Potassium lactate and, more recently, potassium citrate, have been widely used in the United States at least since the 1960s for treating leather to protect it from attack by sulphuric acid. Since 1980, however, the grapevine has spread doubts about its effectiveness, and there were murmurs that repeat applications were necessary. Now, finally, the work that apparently inspired the rumors has been published. It comes from research centers in England and the Netherlands, both of which sent representatives to the recent FAIC Leather Refresher in Harpers Ferry, Virginia: Betty Haines of the Leather Conservation Center, and H.A.B. van Soest and Pieter Hallebeek of the Central Research Lab in Amsterdam.
The publications are The Conservation of Bookbinding Leather (available for j30 from the British Library, Reference Division, Publications Office, Great Russell St., London WC1B 3DG), and "Chemical Solutions of Problems Encountered in the Conservation of Old Leather" by van Soest and Hallebeek, in ICOM Committee for Conservation Preprints, 7th Triennial Meeting, Copenhagen, 10-14 Sept. 1984. v.2, p. 84.18.16-84.18.18 (available from ICOM, 1 rue Miollis, 75732 Paris, France, or from ICCROM, 13 via di San Michele, 00153 Rome, Italy).
The van Soest-Hallebeek case against potassium lactate, and the solutions they found to the buffering problem, were put as follows.
When sulphuric acid, formed in the leather as a result of contact with polluted air, interacts with the protein of the leather, it forms an end product, ammonium sulphate, which can accumulate to 11% of the weight of the leather. It dissociates and serves as a reservoir for sulphate ions, which can cause the pH to decline to values as low as 2.1. The amount of ordinary buffer salts (lactates, citrates or tartrates) necessary to counteract this amount of acidity in the leather, as well as that in the environment as time goes by, is impossibly high: 10 liters of 2% solution per square meter of leather. (For a 7% solution, such as we commonly use in the United States, that would be about three liters per The authors say, however, that concentrations higher than 2% do not penetrate the leather more than superficially.)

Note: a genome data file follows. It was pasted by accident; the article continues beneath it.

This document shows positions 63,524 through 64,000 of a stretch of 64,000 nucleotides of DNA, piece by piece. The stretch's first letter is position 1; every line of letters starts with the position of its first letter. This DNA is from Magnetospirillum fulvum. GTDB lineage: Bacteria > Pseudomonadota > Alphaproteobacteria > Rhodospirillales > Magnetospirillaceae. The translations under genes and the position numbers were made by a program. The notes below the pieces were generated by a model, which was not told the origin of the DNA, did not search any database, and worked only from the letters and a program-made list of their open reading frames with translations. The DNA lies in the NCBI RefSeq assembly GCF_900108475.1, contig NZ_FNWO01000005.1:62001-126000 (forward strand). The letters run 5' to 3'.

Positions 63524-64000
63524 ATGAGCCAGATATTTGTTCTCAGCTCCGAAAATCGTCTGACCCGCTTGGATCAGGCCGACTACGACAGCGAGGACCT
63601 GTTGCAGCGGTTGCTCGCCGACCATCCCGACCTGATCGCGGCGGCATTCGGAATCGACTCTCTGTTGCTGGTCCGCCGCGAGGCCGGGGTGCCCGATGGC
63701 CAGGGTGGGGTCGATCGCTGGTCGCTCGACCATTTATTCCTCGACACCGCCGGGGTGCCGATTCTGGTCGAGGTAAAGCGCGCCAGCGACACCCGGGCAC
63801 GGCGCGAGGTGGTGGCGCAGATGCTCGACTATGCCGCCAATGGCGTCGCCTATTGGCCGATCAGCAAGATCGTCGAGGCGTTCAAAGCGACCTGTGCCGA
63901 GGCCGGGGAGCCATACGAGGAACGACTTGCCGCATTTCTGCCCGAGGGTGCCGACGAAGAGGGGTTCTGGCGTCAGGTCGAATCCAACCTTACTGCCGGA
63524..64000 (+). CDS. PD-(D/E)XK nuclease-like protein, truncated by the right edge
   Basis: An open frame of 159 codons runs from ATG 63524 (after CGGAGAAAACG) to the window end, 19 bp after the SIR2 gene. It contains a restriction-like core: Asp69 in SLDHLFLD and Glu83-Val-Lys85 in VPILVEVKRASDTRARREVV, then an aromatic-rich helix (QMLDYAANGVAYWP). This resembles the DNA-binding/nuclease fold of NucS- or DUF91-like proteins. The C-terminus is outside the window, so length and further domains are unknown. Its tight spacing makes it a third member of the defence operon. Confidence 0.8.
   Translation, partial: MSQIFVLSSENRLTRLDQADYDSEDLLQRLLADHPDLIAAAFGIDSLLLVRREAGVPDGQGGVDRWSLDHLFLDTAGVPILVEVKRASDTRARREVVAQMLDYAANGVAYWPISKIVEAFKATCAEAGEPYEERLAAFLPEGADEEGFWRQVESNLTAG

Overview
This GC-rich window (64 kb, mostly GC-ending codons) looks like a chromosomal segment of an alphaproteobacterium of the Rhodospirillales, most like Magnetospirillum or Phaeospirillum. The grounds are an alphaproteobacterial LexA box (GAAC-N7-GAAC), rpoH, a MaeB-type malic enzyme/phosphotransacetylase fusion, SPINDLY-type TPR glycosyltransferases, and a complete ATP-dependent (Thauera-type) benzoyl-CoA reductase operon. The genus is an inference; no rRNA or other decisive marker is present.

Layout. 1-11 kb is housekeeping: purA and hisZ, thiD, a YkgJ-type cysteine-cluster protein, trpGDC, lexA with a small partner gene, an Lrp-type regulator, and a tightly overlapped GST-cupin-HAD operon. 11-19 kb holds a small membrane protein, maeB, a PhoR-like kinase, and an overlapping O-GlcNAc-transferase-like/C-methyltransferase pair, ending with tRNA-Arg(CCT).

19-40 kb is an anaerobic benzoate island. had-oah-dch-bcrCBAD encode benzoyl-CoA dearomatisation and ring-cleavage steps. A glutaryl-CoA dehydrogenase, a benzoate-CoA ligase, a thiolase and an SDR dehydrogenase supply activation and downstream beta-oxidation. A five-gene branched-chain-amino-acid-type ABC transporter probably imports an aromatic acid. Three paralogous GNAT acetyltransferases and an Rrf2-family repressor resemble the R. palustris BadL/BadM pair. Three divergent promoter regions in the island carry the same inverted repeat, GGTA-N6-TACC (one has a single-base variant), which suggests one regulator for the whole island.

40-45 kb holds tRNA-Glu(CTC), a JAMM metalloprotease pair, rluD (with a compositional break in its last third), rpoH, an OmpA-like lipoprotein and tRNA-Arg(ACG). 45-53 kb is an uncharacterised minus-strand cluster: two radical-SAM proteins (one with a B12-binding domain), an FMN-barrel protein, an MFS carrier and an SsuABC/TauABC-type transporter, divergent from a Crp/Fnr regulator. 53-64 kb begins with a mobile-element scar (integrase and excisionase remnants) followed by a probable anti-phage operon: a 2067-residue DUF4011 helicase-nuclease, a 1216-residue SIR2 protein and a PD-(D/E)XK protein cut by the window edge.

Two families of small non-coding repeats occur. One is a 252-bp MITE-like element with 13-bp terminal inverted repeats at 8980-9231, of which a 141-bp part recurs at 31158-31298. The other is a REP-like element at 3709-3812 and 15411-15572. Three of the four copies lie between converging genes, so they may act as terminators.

The authors discovered a buffer that is twice as effective as potassium citrate, and which does not have to be applied in aqueous solution (in fact, should not be used in aqueous solution because it darkens the leather to an extent greater than ordinary water would): imidazole. The formula is C3H4N2 or HNCHNCHCH, and the dictionary says it is pronounced îm îd âz ôl or -åzôl This is a very cheap, common chemical, white crystalline base that reacts as a weak acid. It is used in agriculture to control insects, though it is not a poison. It is a structural antagonist, a type of antihistamine. It is hygroscopic, so it acts as a humectant in the leather. [The authors dc not say whether this makes the leather more vulnerable to mold.] It forms insoluble salts with iron, copper and similar metals, which keeps them from catalyzing the oxidation of sulphur dioxide. The method of application and the concentration is determined by the condition of the leather.
Even though imidazole is a more effective buffer than potassium lactate and other such salts, in order to counteract the acidity in deteriorated leather and control buildup of ammonium sulphate over the years, repeat applications are necessary. The number of repeat applications would depend again on the condition of the leather, presumably. Tests and calculations would have to be made on each object treated.
This short paper ends with a warning that neat's foot oil is not always pure, but may be adulterated with rape seed oil, soya oil, or even, for all we know, a drying oil. The iodine value should be in the 67-81 range if it is pure. Other values for neat's foot oil are given so that shipments can be tested.
Betty Haines's comments will be covered in a subsequent article.
Timestamp: Sunday, 03-Mar-2013 21:34:30 PST
Retrieved: Sunday, 19-Nov-2017 14:23:02 GMT